A brick water tower now stands at the entrance to this 1980s bungalow in Santa Fe, Argentina, which has been remodelled and extended by local firm Biagioni Pecorari Arquitectos (+ slideshow).
Named House in El Pinar, the building is the home of a couple, one of whom has two children who visit on weekends.
They asked Biagioni Pecorari Arquitectos to give the structure a much-needed facelift, and to create a new bedroom, bathroom and kitchen.
Elements of the previous mock-Mediterranean exterior were stripped back, including a curved parapet at the front and brick arches at the side, while the 54-square-metre extension was added at the rear.
"The house wasn't solid enough to build upstairs, so the project had to cleverly use the existing space on the ground floor to create new areas," architect Gabriel Biagioni told Dezeen.
Larger windows were added and the exterior walls were re-plastered. But the most noticeable new feature is the brick tower at the front, which has storage space in its base and a water tank above.
The six-metre-high tower provides a vertical counterpoint to the otherwise low-rise structure, which has walls with a height of just 2.7 metres.
"It seemed interesting to add this vertical structure as a contrast to the horizontal house," explained Biagioni, adding that he chose brick to reinforce this contrast.
"We wanted to use a different material, and brick was the best choice as it relates to our local construction," he said.
A new paved area and pool were added behind the house. These are traversed by a beam that doubles as a gutter, extending from the house to a small drain at the back.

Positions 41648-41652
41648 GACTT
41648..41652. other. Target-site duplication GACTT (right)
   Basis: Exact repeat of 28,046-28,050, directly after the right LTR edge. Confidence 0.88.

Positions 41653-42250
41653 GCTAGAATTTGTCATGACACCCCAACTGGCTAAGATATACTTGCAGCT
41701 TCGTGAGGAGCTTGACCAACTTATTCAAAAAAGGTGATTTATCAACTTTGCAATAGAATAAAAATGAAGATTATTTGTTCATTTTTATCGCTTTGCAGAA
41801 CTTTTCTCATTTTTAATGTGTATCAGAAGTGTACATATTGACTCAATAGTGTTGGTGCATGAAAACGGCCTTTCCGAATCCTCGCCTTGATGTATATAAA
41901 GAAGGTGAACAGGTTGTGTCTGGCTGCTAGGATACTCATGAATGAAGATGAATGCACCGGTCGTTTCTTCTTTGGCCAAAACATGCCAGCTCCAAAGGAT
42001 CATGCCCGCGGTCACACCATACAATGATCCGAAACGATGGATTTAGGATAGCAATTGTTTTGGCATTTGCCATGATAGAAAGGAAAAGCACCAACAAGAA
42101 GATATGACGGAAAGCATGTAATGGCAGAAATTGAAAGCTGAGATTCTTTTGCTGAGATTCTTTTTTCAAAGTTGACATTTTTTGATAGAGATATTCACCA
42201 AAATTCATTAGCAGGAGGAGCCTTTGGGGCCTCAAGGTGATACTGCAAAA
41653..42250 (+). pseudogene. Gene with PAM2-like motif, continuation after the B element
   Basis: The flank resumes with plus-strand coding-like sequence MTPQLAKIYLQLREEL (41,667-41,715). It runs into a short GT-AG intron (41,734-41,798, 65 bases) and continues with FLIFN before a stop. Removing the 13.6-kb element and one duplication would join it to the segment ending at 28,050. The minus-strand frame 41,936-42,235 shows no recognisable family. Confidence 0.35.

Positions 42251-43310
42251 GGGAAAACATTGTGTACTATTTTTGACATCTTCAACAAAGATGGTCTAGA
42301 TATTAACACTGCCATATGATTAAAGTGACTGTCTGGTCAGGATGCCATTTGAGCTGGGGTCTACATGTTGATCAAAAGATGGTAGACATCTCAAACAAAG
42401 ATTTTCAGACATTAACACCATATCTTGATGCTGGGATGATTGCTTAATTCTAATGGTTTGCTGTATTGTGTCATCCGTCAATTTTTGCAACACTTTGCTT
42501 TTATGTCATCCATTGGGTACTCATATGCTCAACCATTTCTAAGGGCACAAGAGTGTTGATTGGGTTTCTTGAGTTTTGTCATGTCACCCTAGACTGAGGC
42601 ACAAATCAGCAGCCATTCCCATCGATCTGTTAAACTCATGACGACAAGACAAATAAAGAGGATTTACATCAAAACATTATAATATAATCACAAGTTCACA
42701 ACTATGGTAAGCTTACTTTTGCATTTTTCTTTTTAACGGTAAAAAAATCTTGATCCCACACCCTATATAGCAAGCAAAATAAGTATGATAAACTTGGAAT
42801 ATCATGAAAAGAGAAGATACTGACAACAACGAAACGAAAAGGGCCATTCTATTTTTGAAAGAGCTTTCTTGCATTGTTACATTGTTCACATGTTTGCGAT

"As well as carrying water away from the house, the beam has a spatial function – we wanted to integrate the yard and the pool with the house and avoid the use of columns," explained Biagioni.
The house was originally built in the 1980s and is divided into two wings, separated by a carport in the middle.
The smaller wing remains largely unchanged, with a guest bedroom that can double as a study, a bathroom, laundry room, and a new outdoor clothes-drying area enclosed by a fence next to the water tower.
The larger wing, which was extended, contains three bedrooms and two bathrooms along the edge of the house, and a kitchen, dining room and living space along the other side. An internal wall was removed to allow the three spaces to flow as one.
Brick and eucalyptus wood – which was chosen for its colour and lack of woodgrain – were added to the exterior to help break down the mass of the white plastered walls.
Inside, recycled pinotea wood was chosen for the flooring. Bricks were also used internally, for the kitchen island and to enclose the audio-visual equipment in the living space.
"We usually think about diluting the inside-outside separation through the continuation of walls and materials inside, as Frank Lloyd Wright and Richard Neutra did," said Biagioni.
The house now has an area of 176 square metres. Construction took six months, and Biagioni said the finished result offers a lesson in the value of taking away.
"This project shows how apparently worthless construction can have hidden potential to become a functional, well-organised space," he added.
"Sometimes there is no need for complicated design to make this happen."
Photography is by Ramiro Sosa.
Architecture: Biagioni Pecorari Arquitectos
Project and construction management: Gabriel Biagioni and Sergio Pecorari
Collaborators: Virginia Aranda, Ramiro Sosa, Sabrina Perissinotto, Florencia Brizuela
Structural engineering: Gustavo Perini